I am profoundly touched by this and proud of you. My little gift the seed that grew into the machine that is Mitch Joel and Twist Image? What better compliment can one get? Okay, a full-fledged Open Fan Letter, but I digress. Seriously, you have made my day. May all the little things we do innocently and unknowingly prove to have such a payoff down the road.

    Reply
  • Posted by Tony Faustino
    Mitch Joel

    Mitch, I love Welcome to Project: Public Fan Letter (Mitch Joel Version). Your Seth Godin letter and this one to Tom Peters move me.

    I had the recent opportunity to meet one of my social media heroes, Valeria Maltoni, when she visited Kansas City earlier this year -- what a wonderful experience and Valeria is a wonderful person. When the opportunities arise, I'm hoping to personally meet more (and you are one of them).

    Tom's Fast Company Article, The Brand Called You, continues to be one of the most influential pieces of work on my life. I wrote a a multiple-post series on what The Brand Called You meant to me last year. And, I was thrilled when one of those posts was published on the Tom Peters' "Media Sightings Page." It's a milestone that validated for me that I was on the right path in starting my personal blog.

    Thank you for reminding and reinforcing to members of The Six Pixels Community the personal and human nature in everything we do. Because, just like Tom's influence on you, myself, and millions of others, let's hope we are positively influencing others through our actions also.

    Reply
  • Posted by John Spence
    Mitch Joel


    Mitch - this could have been a note from me. At the age of 26 I was named CEO of a small Rockefeller Foundation and to say that I was in over my head would be an understatement. I got my hands on "In Search of Excellence" and everything changed -- it gave me the ideas I needed to successfully guide that organization to more than 400% growth over the next few years. I became a Tom Peters groupie – devouring ALL of his books, audios and videos and traveling to see him present live whenever possible. In about 1997 I ended up seated next to Tom on a flight from LA to Hong Kong and we had a great talk.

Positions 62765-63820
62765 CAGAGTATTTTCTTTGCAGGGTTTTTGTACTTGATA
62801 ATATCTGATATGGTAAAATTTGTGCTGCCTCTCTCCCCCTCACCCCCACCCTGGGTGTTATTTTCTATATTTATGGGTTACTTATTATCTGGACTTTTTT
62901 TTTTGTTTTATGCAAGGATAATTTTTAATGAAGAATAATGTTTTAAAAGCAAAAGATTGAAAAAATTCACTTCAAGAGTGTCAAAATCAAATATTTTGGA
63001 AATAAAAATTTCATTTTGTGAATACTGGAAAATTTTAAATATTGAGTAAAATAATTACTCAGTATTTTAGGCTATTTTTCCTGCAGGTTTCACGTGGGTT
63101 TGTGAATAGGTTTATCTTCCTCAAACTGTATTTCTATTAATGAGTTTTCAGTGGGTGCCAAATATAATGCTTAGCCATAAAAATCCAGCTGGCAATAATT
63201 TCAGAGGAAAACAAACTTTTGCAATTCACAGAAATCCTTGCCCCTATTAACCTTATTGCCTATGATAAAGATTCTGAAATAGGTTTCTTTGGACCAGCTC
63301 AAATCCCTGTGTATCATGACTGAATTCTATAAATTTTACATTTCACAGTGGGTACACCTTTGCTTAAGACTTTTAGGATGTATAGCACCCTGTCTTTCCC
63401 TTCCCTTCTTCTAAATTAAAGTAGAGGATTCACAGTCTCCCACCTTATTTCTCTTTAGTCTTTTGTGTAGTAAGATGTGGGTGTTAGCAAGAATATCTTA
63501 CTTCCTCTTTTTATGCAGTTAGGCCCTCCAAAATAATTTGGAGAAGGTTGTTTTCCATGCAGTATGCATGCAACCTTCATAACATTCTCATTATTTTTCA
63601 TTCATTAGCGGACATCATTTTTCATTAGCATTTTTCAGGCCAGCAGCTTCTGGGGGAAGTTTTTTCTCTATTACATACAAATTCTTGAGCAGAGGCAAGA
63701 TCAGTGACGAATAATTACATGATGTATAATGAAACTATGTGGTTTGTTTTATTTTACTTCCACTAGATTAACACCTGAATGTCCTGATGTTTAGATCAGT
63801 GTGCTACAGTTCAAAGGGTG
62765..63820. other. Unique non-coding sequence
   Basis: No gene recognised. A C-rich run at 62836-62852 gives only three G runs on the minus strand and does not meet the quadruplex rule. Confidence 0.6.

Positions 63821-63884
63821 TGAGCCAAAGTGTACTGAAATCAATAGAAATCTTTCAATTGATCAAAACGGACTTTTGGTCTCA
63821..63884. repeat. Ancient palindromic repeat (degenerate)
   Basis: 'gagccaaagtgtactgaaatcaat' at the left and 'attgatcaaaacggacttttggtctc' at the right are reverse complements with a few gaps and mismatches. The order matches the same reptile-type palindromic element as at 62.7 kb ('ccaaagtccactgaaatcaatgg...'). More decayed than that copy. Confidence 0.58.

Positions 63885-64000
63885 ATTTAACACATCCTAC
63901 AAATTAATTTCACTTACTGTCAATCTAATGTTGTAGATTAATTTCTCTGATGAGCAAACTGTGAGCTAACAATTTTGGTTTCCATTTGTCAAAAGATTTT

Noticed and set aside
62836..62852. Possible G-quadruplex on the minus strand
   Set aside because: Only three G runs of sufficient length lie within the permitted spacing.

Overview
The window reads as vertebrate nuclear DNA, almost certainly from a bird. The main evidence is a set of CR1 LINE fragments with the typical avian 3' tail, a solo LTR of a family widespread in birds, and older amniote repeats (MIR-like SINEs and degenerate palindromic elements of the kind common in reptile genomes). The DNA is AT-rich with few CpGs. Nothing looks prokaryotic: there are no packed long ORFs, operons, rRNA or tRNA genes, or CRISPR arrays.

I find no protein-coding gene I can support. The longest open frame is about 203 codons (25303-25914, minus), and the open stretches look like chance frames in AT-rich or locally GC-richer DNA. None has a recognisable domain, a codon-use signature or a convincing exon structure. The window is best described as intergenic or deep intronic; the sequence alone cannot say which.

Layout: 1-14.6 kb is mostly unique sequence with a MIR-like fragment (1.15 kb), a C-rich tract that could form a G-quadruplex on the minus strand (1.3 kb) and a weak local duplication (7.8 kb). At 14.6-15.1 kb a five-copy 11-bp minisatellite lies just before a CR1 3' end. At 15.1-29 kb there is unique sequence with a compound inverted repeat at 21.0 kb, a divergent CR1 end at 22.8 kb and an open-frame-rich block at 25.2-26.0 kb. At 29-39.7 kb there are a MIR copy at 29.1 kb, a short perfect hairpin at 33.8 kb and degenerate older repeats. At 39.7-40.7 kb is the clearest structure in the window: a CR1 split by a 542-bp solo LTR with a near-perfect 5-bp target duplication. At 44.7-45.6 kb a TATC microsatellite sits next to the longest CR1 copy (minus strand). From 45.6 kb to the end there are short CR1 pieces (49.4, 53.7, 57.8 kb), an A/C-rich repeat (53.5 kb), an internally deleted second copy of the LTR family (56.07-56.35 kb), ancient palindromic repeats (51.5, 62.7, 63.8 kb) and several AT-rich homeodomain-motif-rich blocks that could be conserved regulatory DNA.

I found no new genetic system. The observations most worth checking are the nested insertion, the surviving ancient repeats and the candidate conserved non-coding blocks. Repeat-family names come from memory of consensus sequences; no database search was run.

Today, much like you Mitch, I spend a good deal of my time giving speeches and teaching seminars - and Tom has been a HUGE influence on my approach and style (although I have not had the honor of sharing the stage with him yet). Since that first book of his, I have kept on a pace of reading a MINIMUM of 120 business books a year - every year - since 1989! In 2011 and 2012 I was recognized as one of the top 100 Business Thought Leaders in America - and I owe a great debt of gratitude to Tom Peters for setting me on that path so many years ago - thank you Tom!!!

    Reply
  • Mitch Joel

    Wow I am sure it is partly that attitude of gratefulness and sharing that keeps us all coming back to devour your spin on the digital world Joel!

    Reply
  • Posted by Shelley Dolley
    Mitch Joel

    Mitch - this is incredibly kind of you. I know it's going to completely blow Tom away. Thank you for going to the trouble to share this. We need more appreciation and positive energy in the world!

    Reply
  • Posted by Connie Crosby
    Mitch Joel

    Dear Mitch:

    It's been a while since I have commented on your blog, but I remain a fan-girl. I loved your book Six Pixels of Separation. It inspired me to give talks about what it means to be a Digital Nomad and I have recommended the book and your blog to many others since.

    Keep up the great work blogging, podcasting, and writing generally.

    Your friend and fan,
    Connie

    Reply